Rehabilitation Medicine Wins Grant for Traumatic Brain Injury Model Systems
A research team in the Miller School’s Department of Rehabilitation Medicine has been awarded a federal Traumatic Brain Injury Model Systems grant for more than $2 million. Funded by the National Institute on Disability and Rehabilitation Research, the five-year grant will enhance rehabilitation services and research aimed at meeting the special needs of brain-injured individuals progressing through the clinical continuum, from emergency care to rehabilitation and community re-entry.
The Miller School is among 16 sites nationally that were awarded the prestigious U.S. Department of Education grant through a highly competitive selection process.
Doug Johnson-Greene, Ph.D., M.P.H., ABPP, associate professor and Associate Vice Chair of Rehabilitation Medicine, and his team will partner with Jackson Health System, HealthSouth Rehabilitation Hospital of Miami, and a number of community organizations — including the Brain Injury Association of Florida, the Florida Department of Health’s Brain and Spinal Cord Injury Program, and the WellFlorida Council — to establish the South Florida Traumatic Brain Injury Model System (SF-TBIMS).
“This grant represents significant recognition of our innovative research in traumatic brain injury and excellence in clinical care for the Department of Rehabilitation Medicine and the University of Miami,” said Johnson-Greene, who is principal investigator.
In addition to Johnson-Greene, the team includes Elizabeth Felix, Ph.D., assistant professor of rehabilitation medicine and research health scientist at the Miami VA; Shirin Shafazad, M.D., assistant professor of medicine in the Division of Pulmonary, Critical Care and Sleep Medicine; Gemayaret Alvarez, M.D., Director of Inpatient Brain Injury Rehabilitation at Jackson Memorial Hospital, and David Kushner, M.D., Director of Brain Injury Rehabilitation at HealthSouth Rehabilitation Hospital of Miami.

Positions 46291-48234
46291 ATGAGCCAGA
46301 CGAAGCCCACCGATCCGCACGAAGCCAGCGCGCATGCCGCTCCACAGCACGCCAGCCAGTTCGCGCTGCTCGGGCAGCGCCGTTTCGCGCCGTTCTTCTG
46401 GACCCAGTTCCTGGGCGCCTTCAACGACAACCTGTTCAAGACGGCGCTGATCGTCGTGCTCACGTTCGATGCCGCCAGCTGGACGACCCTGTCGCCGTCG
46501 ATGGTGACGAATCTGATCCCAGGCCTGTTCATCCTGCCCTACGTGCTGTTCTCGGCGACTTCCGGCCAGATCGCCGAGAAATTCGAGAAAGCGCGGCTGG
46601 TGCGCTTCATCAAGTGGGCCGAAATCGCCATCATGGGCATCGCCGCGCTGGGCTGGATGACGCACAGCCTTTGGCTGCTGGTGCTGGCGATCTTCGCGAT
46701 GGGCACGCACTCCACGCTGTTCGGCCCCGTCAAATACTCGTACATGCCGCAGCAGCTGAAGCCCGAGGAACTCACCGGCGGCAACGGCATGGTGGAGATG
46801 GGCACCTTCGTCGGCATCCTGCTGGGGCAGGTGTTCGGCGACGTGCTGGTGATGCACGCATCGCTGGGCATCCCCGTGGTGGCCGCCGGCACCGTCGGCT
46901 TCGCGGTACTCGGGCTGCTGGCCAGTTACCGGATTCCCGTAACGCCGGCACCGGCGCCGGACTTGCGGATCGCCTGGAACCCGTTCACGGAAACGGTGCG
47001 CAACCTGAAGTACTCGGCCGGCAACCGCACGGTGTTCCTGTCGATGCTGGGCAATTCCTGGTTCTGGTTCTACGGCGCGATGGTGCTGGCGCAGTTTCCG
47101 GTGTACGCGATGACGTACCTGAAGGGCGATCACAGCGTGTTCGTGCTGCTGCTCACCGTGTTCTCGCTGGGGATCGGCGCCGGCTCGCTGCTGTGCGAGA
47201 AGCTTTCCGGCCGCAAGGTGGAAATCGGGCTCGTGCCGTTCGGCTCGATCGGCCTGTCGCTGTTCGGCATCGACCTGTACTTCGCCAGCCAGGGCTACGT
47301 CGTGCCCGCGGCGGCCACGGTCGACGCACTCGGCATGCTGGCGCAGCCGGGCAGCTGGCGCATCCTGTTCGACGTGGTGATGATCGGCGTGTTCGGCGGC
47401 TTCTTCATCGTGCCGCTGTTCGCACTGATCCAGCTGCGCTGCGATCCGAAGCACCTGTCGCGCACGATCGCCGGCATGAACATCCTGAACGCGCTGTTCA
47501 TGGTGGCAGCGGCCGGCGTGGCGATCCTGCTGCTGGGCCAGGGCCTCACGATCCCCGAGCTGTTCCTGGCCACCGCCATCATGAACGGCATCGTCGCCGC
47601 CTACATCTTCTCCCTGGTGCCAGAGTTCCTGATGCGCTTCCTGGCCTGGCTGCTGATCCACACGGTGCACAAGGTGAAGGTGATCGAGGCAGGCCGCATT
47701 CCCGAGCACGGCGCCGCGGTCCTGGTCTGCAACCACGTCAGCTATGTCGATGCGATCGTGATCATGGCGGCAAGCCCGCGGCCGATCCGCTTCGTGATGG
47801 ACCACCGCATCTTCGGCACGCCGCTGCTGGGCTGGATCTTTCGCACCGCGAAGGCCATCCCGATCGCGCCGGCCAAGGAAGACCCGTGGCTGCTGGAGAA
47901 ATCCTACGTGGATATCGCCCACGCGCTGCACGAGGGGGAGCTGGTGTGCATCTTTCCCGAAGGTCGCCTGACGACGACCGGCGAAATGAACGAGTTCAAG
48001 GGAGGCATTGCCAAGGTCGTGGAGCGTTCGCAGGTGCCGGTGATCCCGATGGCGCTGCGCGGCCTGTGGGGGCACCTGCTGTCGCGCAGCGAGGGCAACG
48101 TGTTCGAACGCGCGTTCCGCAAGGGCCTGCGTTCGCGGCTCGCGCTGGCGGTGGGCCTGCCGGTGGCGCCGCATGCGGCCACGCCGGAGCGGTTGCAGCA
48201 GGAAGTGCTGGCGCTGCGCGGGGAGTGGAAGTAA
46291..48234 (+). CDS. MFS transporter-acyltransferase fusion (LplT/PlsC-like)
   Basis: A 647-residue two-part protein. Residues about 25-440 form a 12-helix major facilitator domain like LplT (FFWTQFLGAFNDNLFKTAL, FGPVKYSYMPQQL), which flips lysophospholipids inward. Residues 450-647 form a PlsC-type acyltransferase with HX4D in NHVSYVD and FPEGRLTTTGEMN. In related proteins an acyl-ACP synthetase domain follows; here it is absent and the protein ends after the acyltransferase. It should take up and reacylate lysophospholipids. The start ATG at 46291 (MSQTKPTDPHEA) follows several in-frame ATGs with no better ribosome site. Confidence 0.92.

Under the program, grantees will work locally on UM-specific projects and on a separate collaborative project with colleagues from other TBIMS sites across the country.
Shafazad will lead the primary SF-TBIMS research project, titled “Evaluation and Intervention of Sleep Disordered Breathing (SDB) in Persons with Traumatic Brain Injury,” which will examine the impact of sleep-disordered breathing on cognitive functioning, recovery and mood, and whether the use of a device to improve air flow during sleep improves quality of life.
Felix, co-principal investigator, will lead a pilot project to validate methods for objective measurement of pain in people with cognitive impairments.
The Miller School also was awarded a Spinal Cord Model Injury program grant last year, which is directed by Diana Cardenas, M.D., M.H.A., Chair of Rehabilitation Medicine.
“This will make us one of a select group of rehabilitation medicine departments in the country that have both a spinal cord injury and a traumatic brain injury model system program,” Cardenas said.